To get your body ready to make a move, blood diverts from nonessential organs like your skin to more important ones like your heart, and that can leave you feeling cold. Other symptoms of anxiety are:
- racing heartbeat
If you have some general achiness and lethargy along with a chilled feeling, you might be coming down with a viral or bacterial infection. Chills are actually a chemical response to the invading germs and your body’s defensive response to them.
Symptoms vary depending on what sort of infection you have (you might have congestion with a respiratory infection, nausea with a stomach one, etc.). Contact your doctor if you develop a fever or you’re concerned for any reason about how you’re feeling.
Low blood pressure
Unless it’s severe, low blood pressure during pregnancy generally isn’t treated. Keeping yourself hydrated and moving slowly from a prone or sitting position to standing can help ease dizziness and prevent fainting.
Most prenatal vitamins contain iron and help protect against anemia, but for some women it may not be enough.
- Your doctor may prescribe an iron supplement.
- In severe cases, you may be admitted to the hospital for iron given intravenously.
- It’s hard to get all the iron you need from your diet, but adding more iron-rich foods like lean red meat, poultry, and beans may help.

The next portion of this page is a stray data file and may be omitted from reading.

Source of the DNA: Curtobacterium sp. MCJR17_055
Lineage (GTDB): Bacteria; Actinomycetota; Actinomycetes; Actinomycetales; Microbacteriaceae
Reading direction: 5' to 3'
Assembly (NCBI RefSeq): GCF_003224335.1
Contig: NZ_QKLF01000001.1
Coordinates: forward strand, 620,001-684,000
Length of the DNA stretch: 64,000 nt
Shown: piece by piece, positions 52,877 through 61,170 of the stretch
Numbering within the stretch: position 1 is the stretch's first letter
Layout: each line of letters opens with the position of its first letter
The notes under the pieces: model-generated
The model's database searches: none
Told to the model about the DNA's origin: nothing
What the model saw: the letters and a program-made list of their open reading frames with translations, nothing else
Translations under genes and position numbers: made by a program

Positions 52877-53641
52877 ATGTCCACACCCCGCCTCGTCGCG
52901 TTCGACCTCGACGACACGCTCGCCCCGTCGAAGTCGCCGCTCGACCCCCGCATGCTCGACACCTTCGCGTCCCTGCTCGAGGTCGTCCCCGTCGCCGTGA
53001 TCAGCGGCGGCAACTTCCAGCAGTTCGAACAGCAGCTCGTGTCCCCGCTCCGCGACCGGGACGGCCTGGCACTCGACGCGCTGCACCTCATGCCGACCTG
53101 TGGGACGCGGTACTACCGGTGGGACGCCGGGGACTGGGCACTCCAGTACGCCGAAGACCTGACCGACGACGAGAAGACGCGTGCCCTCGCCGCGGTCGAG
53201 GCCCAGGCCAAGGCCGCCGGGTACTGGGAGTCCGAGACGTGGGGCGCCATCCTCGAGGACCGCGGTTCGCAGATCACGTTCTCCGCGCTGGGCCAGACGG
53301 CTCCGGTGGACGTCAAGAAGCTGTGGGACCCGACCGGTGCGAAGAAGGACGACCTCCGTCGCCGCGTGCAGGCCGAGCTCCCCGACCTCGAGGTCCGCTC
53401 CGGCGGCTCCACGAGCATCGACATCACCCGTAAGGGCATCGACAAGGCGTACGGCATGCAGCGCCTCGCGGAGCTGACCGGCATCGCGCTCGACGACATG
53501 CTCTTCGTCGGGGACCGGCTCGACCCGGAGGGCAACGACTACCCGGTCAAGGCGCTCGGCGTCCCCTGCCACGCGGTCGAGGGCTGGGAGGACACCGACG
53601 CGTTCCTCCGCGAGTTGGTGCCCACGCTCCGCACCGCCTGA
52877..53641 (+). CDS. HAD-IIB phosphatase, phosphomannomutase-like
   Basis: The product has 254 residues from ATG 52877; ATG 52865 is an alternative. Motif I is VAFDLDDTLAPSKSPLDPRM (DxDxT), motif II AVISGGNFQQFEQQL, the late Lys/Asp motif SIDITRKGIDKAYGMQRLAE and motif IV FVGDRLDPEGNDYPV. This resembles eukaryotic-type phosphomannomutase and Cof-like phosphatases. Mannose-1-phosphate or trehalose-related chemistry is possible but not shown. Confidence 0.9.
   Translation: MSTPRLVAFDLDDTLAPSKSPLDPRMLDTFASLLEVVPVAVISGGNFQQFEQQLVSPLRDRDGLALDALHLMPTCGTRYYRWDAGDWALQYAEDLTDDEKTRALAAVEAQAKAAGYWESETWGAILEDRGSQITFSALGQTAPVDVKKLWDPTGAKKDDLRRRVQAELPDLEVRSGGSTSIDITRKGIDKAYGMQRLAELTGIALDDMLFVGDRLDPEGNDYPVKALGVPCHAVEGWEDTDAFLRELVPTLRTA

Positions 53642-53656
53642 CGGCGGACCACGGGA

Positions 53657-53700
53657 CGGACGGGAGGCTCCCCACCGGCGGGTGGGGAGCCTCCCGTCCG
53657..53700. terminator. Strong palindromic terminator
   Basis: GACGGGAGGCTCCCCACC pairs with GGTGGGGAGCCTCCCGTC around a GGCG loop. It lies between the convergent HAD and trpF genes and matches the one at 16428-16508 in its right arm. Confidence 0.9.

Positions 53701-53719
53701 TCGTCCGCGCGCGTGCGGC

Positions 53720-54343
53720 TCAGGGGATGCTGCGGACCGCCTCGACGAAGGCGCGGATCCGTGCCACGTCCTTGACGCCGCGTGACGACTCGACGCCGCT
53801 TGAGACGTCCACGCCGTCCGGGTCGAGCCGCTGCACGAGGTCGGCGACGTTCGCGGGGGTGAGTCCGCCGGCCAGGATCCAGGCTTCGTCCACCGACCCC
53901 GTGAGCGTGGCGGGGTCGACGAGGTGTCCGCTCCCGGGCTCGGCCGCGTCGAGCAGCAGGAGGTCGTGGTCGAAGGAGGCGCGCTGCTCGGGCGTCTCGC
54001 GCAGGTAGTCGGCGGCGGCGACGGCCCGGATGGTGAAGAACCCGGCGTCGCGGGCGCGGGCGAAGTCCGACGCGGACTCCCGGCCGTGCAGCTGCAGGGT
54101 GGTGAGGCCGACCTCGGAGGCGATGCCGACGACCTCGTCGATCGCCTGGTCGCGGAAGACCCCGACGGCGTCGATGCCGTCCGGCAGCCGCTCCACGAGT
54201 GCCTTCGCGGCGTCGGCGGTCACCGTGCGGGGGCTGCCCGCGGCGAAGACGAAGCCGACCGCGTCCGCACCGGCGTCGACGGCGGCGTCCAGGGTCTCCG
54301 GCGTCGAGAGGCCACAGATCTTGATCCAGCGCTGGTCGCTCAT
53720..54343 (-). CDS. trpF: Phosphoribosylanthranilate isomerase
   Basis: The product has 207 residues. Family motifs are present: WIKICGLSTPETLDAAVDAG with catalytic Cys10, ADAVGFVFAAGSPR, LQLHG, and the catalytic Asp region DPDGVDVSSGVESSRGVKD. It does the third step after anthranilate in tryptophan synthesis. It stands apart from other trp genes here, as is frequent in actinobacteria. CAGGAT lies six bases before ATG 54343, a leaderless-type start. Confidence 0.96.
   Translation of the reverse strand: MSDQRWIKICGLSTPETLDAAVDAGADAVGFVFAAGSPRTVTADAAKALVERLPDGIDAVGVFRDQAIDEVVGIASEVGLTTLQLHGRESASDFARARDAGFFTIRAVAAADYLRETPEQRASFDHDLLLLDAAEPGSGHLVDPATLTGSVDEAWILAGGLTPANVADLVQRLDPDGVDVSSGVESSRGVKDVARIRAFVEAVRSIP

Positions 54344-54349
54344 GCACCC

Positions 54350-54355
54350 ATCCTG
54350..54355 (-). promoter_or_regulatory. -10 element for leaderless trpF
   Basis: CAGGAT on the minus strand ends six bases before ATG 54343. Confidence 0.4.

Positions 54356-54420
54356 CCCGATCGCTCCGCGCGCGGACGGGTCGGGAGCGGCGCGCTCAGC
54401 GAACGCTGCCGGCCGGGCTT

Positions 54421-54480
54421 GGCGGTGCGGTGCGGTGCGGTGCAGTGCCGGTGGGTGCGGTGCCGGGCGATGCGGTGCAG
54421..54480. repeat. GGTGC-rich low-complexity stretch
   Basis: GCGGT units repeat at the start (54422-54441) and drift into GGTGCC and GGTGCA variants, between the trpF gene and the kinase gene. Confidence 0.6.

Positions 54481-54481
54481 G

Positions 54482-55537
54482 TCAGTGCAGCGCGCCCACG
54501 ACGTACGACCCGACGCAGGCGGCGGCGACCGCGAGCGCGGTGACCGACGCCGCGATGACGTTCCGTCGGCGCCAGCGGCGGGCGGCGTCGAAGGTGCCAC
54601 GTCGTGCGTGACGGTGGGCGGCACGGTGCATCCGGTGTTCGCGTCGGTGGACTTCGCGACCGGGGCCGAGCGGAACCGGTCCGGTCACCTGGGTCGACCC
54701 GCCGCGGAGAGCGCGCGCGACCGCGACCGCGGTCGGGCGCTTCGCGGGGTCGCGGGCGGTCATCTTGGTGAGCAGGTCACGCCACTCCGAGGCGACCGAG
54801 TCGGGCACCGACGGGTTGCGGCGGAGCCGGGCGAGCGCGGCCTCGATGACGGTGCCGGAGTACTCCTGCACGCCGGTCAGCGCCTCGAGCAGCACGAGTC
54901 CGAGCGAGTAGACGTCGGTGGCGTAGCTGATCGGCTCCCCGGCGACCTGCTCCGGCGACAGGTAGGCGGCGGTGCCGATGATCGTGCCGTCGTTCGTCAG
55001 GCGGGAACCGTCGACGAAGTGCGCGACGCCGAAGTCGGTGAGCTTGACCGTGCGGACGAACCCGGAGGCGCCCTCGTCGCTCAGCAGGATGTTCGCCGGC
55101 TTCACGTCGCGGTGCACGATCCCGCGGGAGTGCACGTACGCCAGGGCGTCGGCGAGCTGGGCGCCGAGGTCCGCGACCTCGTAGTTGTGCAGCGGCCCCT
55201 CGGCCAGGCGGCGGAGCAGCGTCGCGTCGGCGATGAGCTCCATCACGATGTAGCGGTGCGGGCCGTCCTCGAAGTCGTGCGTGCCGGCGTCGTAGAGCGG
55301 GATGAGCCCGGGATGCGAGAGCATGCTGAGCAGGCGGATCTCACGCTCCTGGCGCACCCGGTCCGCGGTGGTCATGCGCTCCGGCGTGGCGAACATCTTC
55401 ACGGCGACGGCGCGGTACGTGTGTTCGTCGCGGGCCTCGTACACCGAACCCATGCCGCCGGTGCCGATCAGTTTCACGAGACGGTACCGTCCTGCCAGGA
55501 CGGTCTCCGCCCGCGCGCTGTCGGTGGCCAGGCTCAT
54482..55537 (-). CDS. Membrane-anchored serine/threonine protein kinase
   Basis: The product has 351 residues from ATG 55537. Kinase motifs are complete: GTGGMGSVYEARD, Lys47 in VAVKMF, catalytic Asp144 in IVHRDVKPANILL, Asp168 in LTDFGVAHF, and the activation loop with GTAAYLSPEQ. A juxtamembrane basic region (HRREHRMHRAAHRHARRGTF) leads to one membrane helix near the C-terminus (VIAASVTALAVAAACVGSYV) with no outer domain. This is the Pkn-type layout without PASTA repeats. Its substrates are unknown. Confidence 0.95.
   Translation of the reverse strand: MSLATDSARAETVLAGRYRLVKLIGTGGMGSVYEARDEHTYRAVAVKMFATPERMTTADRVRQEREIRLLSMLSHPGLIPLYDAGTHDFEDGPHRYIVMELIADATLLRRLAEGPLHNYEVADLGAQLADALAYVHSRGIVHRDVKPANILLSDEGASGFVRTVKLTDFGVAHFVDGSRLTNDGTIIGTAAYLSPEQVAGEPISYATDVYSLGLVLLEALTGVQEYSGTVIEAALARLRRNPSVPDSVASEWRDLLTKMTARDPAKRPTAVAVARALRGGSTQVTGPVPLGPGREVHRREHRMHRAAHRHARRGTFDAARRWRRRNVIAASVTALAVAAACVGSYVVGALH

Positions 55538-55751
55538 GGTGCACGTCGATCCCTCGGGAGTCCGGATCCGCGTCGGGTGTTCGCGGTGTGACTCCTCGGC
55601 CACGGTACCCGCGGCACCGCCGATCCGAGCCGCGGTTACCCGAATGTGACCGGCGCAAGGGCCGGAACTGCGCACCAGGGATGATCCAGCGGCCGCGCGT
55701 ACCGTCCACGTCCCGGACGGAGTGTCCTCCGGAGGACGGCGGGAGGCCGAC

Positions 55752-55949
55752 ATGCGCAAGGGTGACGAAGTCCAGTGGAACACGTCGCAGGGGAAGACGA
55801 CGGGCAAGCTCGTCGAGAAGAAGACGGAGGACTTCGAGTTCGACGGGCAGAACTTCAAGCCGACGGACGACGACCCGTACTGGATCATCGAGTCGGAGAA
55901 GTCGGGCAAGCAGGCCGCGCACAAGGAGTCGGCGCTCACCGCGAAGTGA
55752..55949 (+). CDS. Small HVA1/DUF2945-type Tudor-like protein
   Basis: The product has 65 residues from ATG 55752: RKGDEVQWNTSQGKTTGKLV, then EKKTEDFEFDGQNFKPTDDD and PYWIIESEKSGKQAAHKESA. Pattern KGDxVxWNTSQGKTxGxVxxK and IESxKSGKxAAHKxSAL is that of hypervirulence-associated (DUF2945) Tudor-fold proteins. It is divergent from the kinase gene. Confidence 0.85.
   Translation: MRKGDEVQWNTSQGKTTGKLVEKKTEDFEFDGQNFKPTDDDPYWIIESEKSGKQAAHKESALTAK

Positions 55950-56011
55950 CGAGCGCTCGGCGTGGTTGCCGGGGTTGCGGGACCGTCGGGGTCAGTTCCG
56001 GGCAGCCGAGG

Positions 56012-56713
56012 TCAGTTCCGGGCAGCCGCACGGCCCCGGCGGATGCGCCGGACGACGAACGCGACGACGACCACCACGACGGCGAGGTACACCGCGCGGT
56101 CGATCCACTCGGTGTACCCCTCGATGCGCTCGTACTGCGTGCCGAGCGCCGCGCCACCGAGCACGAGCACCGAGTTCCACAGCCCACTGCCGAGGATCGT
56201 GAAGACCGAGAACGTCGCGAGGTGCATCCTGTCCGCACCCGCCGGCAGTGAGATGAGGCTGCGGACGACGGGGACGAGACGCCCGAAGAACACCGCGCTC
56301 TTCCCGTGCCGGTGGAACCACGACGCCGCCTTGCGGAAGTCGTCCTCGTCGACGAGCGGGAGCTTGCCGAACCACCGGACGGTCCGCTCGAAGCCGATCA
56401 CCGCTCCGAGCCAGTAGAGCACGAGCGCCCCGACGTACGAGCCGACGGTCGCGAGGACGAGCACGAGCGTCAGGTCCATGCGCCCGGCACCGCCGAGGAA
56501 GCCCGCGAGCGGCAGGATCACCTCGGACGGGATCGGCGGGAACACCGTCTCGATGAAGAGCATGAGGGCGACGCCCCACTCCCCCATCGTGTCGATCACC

Hypothyroidism is successfully treated with thyroid hormone replacement drugs. These medications are safe for you and your baby, although they shouldn’t be taken at the same time as your prenatal vitamin since minerals in the vitamin can make it harder for your body to absorb the hormone.
Lack of sleep
Practice good sleep hygiene:
- Get your fluids in during the day to limit nighttime trips to the bathroom.
- If heartburn is a problem, avoid spicy, fried, or acidic foods at dinner.
- Don’t drink caffeinated beverages after early afternoon.
You’ve heard the tales of three-day-long labors. You might already be worrying about juggling work, family, and Common Core math. Our point? Childbearing and rearing is anxiety producing. Talking to your partner or a close friend or family member (especially one who’s been-there-done-that) can help. Your doctor can also refer you to professional therapists.
Potential infections need to be evaluated by your doctor. In the meantime, practice self-care:
- Get extra rest.
- Drink plenty of fluids.
Even though you may be in the minority, don’t sweat feeling cold during pregnancy. There are some perfectly normal reasons why you may be reaching for that sweater. Talk to your doctor about your concerns and get tested and treated if necessary.